Good morning.

I'm Antonio Villaraigosa, Mayor of Los Angeles.

Last Tuesday night, I had the honor of watching President Bush deliver his State of the Union Address from the gallery in the United States House of Representatives.

It was an important speech, in which the President highlighted many of the challenges confronting our families and threatening our security — challenges like energy, health care, the need for comprehensive immigration reform, education and Iraq.

Democrats and Republicans, we may not always agree on the solutions to these problems. But I hope we can agree it's time for all of us to join together and move America forward.

As I listened to the President talk Tuesday night, I couldn't help but think about America's mayors. As daunting as issues like education and health care seem, we've moved beyond talk in many of our cities, towards making a real difference for the people we serve.

Take energy: When I came to office in 2005, I set the goal of making Los Angeles the greenest and cleanest big city in America.

Two years later, we're well on our way. We're forging ahead with a plan to reduce air pollution at our ports. We're moving aggressively to convert 20 percent of our electrical supply to renewable energy by 2010. And are working hand-in-hand with the world's other great cities to reduce our collective contributions to greenhouse gases.

In Los Angeles, we're not just fighting climate change - we're strengthening our economy, creating the conditions in which the industries of tomorrow can grow. What we're doing in my city is good for the economy, good for the environment, and good for America's national security. And there's no reason similar steps can't be taken in Washington, DC.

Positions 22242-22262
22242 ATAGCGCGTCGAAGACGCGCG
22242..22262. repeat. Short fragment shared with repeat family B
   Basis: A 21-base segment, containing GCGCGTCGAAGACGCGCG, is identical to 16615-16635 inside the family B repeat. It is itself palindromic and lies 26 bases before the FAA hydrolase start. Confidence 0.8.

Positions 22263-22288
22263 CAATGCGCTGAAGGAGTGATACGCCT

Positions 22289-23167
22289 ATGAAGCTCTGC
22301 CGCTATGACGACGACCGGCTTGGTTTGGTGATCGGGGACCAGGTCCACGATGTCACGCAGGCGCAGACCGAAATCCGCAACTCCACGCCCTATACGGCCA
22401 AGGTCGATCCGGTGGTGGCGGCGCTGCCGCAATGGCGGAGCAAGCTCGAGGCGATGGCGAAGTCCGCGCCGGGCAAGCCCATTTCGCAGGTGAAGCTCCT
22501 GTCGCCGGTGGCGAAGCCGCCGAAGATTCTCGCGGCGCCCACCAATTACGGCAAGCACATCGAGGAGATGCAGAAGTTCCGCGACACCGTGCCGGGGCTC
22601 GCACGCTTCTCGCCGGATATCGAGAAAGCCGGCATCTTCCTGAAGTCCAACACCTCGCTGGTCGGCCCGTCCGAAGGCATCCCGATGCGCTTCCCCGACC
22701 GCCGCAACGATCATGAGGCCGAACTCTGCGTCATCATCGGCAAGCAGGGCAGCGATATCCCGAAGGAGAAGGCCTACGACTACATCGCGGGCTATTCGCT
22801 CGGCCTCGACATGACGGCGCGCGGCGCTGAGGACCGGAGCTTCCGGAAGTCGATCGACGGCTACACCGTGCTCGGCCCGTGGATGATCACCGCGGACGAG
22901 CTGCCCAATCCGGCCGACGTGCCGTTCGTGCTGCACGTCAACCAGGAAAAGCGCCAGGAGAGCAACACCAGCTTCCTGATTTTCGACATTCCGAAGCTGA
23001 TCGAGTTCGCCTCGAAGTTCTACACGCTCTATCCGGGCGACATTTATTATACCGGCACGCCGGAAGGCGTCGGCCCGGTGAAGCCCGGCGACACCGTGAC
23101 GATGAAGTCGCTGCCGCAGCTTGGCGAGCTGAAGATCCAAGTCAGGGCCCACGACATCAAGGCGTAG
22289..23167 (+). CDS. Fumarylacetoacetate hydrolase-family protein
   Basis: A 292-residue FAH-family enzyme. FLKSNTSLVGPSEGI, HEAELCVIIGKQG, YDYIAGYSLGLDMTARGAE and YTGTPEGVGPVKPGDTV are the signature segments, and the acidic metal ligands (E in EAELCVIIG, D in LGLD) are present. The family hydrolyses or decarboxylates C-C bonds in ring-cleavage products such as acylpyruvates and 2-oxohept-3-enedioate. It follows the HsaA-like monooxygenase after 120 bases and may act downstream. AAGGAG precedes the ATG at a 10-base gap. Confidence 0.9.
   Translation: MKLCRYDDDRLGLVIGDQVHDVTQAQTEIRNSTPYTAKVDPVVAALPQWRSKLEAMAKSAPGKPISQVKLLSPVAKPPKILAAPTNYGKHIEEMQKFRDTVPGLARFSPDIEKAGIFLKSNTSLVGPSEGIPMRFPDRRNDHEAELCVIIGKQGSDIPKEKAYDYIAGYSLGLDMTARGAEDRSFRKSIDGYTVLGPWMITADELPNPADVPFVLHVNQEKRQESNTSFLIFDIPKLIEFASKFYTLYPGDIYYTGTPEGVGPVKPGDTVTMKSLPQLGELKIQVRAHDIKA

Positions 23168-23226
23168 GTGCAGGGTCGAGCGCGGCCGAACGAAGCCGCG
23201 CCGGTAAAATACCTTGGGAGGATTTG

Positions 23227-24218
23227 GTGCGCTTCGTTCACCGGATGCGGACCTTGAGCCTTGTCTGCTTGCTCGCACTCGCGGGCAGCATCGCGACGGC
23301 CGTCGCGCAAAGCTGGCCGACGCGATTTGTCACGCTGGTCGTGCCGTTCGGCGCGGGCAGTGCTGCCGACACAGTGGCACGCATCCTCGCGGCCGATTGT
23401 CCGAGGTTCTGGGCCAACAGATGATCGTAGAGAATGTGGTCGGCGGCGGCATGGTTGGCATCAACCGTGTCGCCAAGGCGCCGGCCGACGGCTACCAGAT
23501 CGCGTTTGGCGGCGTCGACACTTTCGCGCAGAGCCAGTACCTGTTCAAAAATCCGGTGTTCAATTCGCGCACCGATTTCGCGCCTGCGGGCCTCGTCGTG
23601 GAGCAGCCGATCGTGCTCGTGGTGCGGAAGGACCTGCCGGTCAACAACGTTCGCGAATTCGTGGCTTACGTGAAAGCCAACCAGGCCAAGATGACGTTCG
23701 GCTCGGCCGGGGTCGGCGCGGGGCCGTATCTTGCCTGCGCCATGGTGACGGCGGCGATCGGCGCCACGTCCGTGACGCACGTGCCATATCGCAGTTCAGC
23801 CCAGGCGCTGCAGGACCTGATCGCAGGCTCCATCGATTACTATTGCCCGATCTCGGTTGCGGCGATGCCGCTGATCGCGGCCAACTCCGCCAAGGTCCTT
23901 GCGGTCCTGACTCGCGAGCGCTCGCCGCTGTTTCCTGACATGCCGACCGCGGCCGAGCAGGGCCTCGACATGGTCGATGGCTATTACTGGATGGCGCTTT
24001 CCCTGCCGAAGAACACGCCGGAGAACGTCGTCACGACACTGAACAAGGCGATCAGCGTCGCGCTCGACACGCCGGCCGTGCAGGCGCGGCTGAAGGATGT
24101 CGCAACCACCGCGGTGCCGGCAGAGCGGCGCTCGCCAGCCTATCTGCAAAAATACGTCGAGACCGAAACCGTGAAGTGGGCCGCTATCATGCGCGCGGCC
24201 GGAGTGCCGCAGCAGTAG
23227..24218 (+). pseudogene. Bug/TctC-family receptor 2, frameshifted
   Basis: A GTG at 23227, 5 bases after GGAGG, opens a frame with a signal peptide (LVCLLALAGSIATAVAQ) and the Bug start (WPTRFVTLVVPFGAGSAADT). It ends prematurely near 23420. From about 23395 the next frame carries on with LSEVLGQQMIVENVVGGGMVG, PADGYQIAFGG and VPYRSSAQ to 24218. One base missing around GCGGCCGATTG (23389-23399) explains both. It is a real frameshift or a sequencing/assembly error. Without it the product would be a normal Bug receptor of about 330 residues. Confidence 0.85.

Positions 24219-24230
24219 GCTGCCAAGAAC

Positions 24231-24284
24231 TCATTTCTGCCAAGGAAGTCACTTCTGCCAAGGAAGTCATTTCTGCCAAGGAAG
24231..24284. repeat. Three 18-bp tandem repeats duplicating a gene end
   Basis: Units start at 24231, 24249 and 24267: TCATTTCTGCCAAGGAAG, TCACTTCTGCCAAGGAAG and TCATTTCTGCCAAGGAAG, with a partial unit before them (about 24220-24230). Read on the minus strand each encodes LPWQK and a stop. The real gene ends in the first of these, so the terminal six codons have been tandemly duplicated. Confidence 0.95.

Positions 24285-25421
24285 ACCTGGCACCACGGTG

Tuesday night, President Bush identified America's energy challenges. Now, he must turn talk into action, and work with Democrats and Republicans in Congress, who are already moving forward to free America from its dangerous dependence on oil.

One of the most rewarding aspects of being a mayor is the ability to connect with people every day. Mayors don't see our nation's challenges in abstract terms, we see real people who need our help.

Never is that more true than with our troops serving in Iraq. The costs of the Iraq war have been staggering, to our men and women in the military, their families, to our citizens, and to our states, cities and towns.

One overlooked impact of the war is its affect on our national guard — the citizen soldiers America's mayors, governors and the President rely on to keep the homeland safe. Around the country, we've seen thousands of our guard members sent overseas, call-ups which have taken many of our local police, firefighters and first- responders to the Middle East, and left our communities less prepared to respond to natural disasters and other emergencies.

Now, with the President pushing escalation and an open-ended policy in Iraq, the pressure on our guard will be even more severe. It's just another reason it's time to change course.

In Iraq and here at home, it's time for a new direction.

We must stop talking about challenges, like energy, and work together to solve them.

Fortunately, looking to our cities, we know it can be done — by putting creativity ahead of ideology, flexibility ahead of partisanship, and the right results for America above all.

I'm Los Angeles Mayor Antonia Villaraigosa. Thank you for listening.